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U.S. Olympic tennis qualifiers for Paris take shape at French Open

With the French Open being the last tournament in Olympic tennis qualifying, the U.S. team for Paris is becoming clearer, though it is not expected to be officially named until later this month.

In women’s singles, Danielle Collins and Madison Keys mathematically clinched Olympic qualification during the French Open, joining the previously qualified Coco Gauff and Jessica Pegula.

Qualified players sometimes opt out of the Games — this year tennis will also be held at Roland Garros — to prioritize hard court tournaments in the U.S. instead.

If any of Gauff, Pegula, Collins or Keys opt out, Emma Navarro is next in line to take an Olympic singles spot. A nation can qualify no more than four players per gender in singles.

LIST: U.S. athletes qualified for Paris Olympics

For the U.S. men, Taylor Fritz, Tommy Paul and Ben Shelton mathematically clinched Olympic spots before the French Open.

Shelton decided before Roland Garros that he will not play the Olympics, according to the International Tennis Federation and U.S. coach Bob Bryan. That would open up a spot.

Frances Tiafoe and Sebastian Korda went into the French Open as the front-runners to clinch the last two available men’s singles spots (including the one ceded by Shelton). And they did mathematically secure those spots last Thursday.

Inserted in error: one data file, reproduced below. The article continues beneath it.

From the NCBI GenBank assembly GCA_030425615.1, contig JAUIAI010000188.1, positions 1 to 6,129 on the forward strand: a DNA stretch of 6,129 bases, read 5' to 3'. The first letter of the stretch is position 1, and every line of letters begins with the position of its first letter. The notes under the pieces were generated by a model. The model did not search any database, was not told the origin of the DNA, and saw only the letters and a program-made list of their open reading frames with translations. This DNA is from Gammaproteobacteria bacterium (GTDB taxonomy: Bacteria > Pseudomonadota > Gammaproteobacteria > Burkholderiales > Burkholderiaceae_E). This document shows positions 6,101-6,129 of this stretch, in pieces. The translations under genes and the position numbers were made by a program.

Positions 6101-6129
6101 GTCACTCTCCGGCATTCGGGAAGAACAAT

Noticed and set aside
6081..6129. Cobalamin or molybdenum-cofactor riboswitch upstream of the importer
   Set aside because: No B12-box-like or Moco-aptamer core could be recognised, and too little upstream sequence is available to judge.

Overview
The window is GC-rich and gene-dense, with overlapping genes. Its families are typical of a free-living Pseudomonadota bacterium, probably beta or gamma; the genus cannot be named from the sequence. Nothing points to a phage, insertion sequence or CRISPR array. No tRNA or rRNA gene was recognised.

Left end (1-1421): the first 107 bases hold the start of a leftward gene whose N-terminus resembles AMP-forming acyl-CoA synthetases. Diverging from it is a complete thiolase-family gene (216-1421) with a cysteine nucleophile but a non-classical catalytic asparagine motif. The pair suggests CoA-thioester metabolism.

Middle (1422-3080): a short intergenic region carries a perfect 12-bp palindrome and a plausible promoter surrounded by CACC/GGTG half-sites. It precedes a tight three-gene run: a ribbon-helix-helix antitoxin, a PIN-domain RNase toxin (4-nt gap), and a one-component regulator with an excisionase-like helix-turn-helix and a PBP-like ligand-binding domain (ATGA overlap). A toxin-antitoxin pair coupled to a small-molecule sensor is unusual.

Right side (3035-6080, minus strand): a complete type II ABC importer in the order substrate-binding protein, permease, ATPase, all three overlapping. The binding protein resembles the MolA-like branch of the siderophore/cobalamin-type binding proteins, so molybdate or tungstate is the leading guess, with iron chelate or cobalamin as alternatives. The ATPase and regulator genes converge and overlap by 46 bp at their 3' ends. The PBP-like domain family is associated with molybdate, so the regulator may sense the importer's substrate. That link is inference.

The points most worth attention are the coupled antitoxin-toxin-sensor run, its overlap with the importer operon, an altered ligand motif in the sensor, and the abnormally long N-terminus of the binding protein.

Chris Eubanks is next in line to make the team if one of Fritz, Paul, Tiafoe or Korda opts out.

Olympic tennis entries are due by June 19.

Up to two more U.S. men and U.S. women can be added to compete in doubles and mixed doubles only with priority given to players ranked in the top 10 in the world in doubles.

In men’s doubles, Rajeev Ram has already clinched what would be his third Olympic berth at age 40. Austin Krajicek is also in strong position to secure a top-10 spot after the French Open. Ram and Krajicek play with different partners on the tour level.

In women’s doubles, Nicole Melichar-Martinez and Desirae Krawczyk are the best-positioned Americans to finish the French Open in the top 10. They, too, are playing with different partners at Roland Garros.

Qualified singles players are also eligible to compete in doubles and mixed doubles at the Olympics.

In Tokyo, the U.S. won zero Olympic tennis medals for the first time in the modern era. Tennis was held at every Olympics from 1896 through 1924, then returned to the medal program in 1988.